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Freedom Day: A look at how the workplace has changed since 1994

Nelson Mandela. Picture: Finbarr O'Reilly

Nelson Mandela. Picture: Finbarr O'Reilly

Published Apr 27, 2022


When former President and apartheid struggle stalwart Nelson Mandela took office in 1994, the country was optimistic of a democratic, inclusive, and discrimination-free society.

Under apartheid, many skilled jobs and high positions were reserved mostly for White South Africans, whilst qualified Black people were legally excluded from such senior-level jobs.

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Here is what has changed in the workplace in nearly 30 years:

The government amended labour law to provide protection to domestic workers for the first time in 1994.

Domestic workers include cleaners, gardeners, drivers, people who look after children; the elderly, sick, frail, or disabled in a private household.

The recognition of Workers’ Day

This public holiday has been observed since the first democratic elections.

The government defines Workers’ Day as: “A celebration of workers' rights and as a reminder of the critical role that trade unions, the Communist Party and other labour organisations played in the fight against Apartheid.”

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The Labour Relations Act

On November 11, 1996, the Labour Relations Act came into effect, it sought to recognise and regulate workers’ rights, to join trade unions, and to strike.

The Employment Equity Act of 1998

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This legislation came into effect on August 9, 1999. it prohibited discrimination in the workplace on the grounds of race, gender, sex, pregnancy, and marital status, among other factors.

However, under this Act, affirmative action was allowed.

The National Economic, Development and Labour Council Act

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Nedlac was launched in February 1995. It consists of representatives from government, organised labour, organised business and community organisations.

They aim to cooperate on economic, labour and development issues, and related challenges facing the country.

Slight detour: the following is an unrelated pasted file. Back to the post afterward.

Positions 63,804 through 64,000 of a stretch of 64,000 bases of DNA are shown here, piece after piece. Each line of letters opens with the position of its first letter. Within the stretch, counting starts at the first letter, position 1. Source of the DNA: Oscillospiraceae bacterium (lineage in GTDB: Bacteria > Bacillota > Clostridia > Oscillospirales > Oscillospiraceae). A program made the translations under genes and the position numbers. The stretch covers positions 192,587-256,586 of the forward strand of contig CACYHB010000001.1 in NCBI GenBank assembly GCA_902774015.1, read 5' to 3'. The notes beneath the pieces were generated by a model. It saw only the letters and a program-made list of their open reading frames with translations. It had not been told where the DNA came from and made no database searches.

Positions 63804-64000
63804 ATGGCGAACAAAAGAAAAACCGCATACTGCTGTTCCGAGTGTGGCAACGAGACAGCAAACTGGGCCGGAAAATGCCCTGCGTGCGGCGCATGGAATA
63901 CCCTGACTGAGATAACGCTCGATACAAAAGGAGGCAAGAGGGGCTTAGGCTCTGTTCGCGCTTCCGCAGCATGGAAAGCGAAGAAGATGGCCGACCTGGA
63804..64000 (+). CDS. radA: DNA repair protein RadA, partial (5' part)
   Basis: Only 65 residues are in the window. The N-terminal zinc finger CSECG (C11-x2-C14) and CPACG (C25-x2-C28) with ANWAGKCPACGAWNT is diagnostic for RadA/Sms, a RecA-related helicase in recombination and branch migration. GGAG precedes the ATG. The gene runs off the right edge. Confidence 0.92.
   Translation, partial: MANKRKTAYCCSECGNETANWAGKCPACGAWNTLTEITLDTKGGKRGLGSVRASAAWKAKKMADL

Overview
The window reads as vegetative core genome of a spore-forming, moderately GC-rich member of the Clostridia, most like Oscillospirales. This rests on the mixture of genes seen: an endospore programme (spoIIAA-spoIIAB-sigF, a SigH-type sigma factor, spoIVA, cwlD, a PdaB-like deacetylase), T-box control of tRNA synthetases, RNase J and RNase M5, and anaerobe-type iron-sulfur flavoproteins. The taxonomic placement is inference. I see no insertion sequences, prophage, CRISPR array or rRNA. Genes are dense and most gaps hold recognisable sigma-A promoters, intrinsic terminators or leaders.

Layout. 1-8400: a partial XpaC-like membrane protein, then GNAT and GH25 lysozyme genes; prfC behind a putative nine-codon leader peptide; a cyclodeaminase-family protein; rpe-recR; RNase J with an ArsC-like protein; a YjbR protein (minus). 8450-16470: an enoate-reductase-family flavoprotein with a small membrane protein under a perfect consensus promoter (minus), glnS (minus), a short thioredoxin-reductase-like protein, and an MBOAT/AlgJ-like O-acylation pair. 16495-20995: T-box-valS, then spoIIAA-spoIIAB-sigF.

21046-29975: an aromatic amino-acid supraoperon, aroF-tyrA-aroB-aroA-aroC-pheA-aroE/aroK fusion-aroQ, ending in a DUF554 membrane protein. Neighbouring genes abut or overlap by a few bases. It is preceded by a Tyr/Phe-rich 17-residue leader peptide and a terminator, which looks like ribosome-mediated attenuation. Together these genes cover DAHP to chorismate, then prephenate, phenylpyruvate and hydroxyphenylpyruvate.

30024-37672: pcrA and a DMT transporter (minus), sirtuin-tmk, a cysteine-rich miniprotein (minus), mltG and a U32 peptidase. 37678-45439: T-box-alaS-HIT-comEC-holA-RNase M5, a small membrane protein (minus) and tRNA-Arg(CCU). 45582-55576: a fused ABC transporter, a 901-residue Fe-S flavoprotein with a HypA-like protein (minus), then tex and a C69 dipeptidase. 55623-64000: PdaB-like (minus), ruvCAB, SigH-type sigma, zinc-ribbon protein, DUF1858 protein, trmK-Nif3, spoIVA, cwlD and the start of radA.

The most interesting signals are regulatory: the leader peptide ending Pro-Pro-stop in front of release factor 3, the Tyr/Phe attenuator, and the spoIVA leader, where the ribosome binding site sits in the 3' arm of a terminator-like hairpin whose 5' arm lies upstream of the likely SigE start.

Broad-Based Black Economic Empowerment (B-BBEE) programme

This programme was created to provide a legislative framework for the transformation of South Africa's economy.

It aimed to advance economic transformation and enhance the economic participation of black people in the South African economy.

Here are its objectives:

– To empower more Black people to own and manage enterprises, and businesses. Companies are regarded as Black-owned if 51 percent of the enterprise is owned by Black people.

– To achieve a significant change in the racial composition of ownership and management structures of existing, and new enterprises/companies.

– To promote economic empowerment that will result in access to prosperous finances for Black people.

There is still much work to be done:

Gender pay gap

According to Labour Market Dynamics of South Africa (Lmdsa) data from 2018, earnings distributed across race and gender showed that females across all racial groups still earn less than their male counterparts.

The data revealed that Black females overall earn 14 percent less than males amongst the four prominent racial groups in South Africa, with Black females earning the least followed by Indians, then Coloureds and Whites.

In the second quarter of 2021, Stats SA revealed that the unemployment rate amongst Black African women was 41 percent compared to 8,2 percent amongst White women, with 22,4 percent amongst Indian/Asian women, and 29,9 percent amongst Coloured women.

Salary Disparities amongst races

According to data from StatsSA that tracked wages between racial groups between 2011 and 2015, on average, White people earned more than three times more than Black people.